Astronomy at an European level was practiced in Gdańsk by Johannes Hevelius (1611-1689). He devoted the first half of the 1640s to the telescopic observations of the Moon. The result of these observations was his work entitled Selenographia sive Lunae descriptio... (Selenography) published in 1647. The most important parts of Selenographia were observations and detailed maps of the Moon. Among other works by Hevelius, Dissertatio de nativa Saturni Facie, from 1656, in which the astronomer attempts to solve the mystery of the shape of that planet, may also be mentioned. In 1662, Hevelius published a work entitled Mercurius in Sole visus, which concerned the planet’s passage across the face of the Sun on the 3rd May 1661. In 1668 he published Cometographia which contained over 1000 pages and 400 illustrations. In this work Hevelius gives an account of his observations of comets (he discovered several himself) and describes the history of appearances of 250 stars with a tail from the earliest ages. At the same time another monumental treatise devoted to the ancient comets was published, namely Theatrum cometicum published in Amsterdam by Stanisław Lubieniecki (1623–1675). However, the work by Hevelius was at a higher level of scientific excellence. In his two-volume book Machina coelestis (volume 1: 1673, volume 2: 1679) the astronomer presents a detailed description of his instruments and over 20 thousand astronomical measurements he conducted himself for 30 years. One of the most outstanding achievements of Hevelius was his catalogue of 1545 stars which appeared in the work entitled Prodomus Astronomie. Published in 1690, Prodomus appeared together with a sky atlas Firmamentum Sobiescianum sive Uranographia. Both in the catalogue and in the atlas new constellations proposed by Hevelius may be found: Cerberus, Mons Menalus, Lacerta (the Lizard), Vulpecula (The Fox), Leo Minor (the Little Lion), Lynx (the Lynx), Sextans Uraniae (the Sextant), and Scutum Sobiescianum (the Shield). Hevelius also described in detail three other constellations that appeared occasionally on the sky maps: Antinous, Camelopardalis (the Giraffe) and Canes Venatici (the Hunting Dogs). Lacerta, Leo Minor, Vulpecula, Canes Venatici, Lynx, Sextans and Scutum may still be found among constellations today.

Another significant stage in the history of astronomy in Poland began in the second half of the 18th century. In that period astronomical observatories connected to various universities started appearing, though owing to the limited number of instruments, studies conducted there could very rarely be numbered in the main stream of European astronomy. The first two observatories that were erected at that time were: one by the Vilnius Jesuit Academy and another by the Jesuit College in Poznan. The first was initiated by Tomasz Żebrowski (1714-1758), a professor of mathematics. The institution started developing when the post of the astronomer was given to Marcin Poczobut-Odlanicki (1728–1810). Thanks to his foreign expeditions, he managed to acquaint himself with the activities of large European observatories, such as those in Greenwich or in Paris, and Poczobut’s works, observations of Mercury and of the first planetoids ever discovered, won recognition among astronomers abroad. The observatory in Poznań was founded thanks to the determination of Józef Rogaliński (1728-1802) who, after his return from studies in Paris in 1762, equipped the Jesuit College with instruments of high quality and in 1764 started his observations. Yet they were not systematic. The facility stopped working after the dissolution of the Jesuit Order in 1773.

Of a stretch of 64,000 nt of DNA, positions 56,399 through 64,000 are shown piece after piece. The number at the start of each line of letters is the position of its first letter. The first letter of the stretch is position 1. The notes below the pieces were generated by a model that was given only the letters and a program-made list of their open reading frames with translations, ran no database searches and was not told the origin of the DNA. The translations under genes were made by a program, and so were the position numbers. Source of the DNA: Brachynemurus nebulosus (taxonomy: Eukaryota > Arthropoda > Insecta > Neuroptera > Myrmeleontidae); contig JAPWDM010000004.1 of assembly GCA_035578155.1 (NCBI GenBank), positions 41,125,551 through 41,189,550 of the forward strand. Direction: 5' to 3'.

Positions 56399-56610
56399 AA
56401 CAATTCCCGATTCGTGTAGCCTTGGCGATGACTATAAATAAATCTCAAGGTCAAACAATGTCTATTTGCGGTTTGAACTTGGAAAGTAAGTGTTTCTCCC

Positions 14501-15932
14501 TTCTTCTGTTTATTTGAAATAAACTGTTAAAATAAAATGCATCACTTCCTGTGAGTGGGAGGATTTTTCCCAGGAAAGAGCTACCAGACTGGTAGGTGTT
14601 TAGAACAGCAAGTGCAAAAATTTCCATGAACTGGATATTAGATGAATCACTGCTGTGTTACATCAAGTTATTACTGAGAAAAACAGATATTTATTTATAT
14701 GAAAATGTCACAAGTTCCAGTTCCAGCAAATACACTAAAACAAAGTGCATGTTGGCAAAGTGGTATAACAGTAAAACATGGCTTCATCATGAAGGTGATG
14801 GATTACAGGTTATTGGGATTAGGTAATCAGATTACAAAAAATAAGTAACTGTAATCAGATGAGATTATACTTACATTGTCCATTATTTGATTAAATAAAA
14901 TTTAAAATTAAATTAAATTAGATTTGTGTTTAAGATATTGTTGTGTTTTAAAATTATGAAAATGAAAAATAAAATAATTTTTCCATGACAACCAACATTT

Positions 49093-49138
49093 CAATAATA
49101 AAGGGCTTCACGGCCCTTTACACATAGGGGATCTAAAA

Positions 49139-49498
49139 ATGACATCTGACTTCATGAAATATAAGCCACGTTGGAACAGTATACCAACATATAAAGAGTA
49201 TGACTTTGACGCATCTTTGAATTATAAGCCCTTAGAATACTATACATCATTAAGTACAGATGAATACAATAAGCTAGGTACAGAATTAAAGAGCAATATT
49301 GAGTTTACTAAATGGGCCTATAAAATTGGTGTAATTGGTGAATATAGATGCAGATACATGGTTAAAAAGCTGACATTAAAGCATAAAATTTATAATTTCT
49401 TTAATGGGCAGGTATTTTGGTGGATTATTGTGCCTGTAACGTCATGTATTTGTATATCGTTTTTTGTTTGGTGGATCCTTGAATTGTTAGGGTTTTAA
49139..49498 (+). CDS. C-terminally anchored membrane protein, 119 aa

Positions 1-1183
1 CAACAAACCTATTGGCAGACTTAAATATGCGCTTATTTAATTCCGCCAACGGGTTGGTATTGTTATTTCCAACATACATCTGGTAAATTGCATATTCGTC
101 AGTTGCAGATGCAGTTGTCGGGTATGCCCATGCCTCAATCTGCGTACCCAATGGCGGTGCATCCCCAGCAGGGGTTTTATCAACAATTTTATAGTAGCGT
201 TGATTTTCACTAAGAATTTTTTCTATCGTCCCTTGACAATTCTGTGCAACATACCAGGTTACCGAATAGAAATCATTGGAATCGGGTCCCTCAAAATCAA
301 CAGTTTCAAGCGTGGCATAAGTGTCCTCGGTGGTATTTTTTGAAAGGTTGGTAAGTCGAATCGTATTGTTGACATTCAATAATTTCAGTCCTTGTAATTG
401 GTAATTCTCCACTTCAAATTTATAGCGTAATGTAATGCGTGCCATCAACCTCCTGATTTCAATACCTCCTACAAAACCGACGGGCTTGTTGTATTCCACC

Rogaliński’s lectures were also heard by Jan Śniadecki (1756-1830) who became interested in astronomy and later began his studies at the University of Cracow. Having obtained his doctorate of philosophy in 1775 and started lectures on mathematics, Śniadecki became engaged in the reform of the university. Part of it was the construction of an observatory. Just like Poczobut, while preparing himself for running the future observatory, Śniadecki travelled abroad. The official opening of the observatory in Cracow took place on the 1st of May 1792. In 1807 the scholar accepted an offer made by Poczobut and started running the Vilnius Observatory. Śniadecki’s astronomical activities in Vilnius were limited to the traditional set of observations of eclipses, planets, and ephemeral phenomena, such as comets. In 1825 Śniadecki retired and the post of director of the observatory was taken by his student Piotr Sławiński (1795-1881), who in 1826 published the first modern academic textbook on astronomy written in Polish: Rudiments of theoretical and practical astronomy.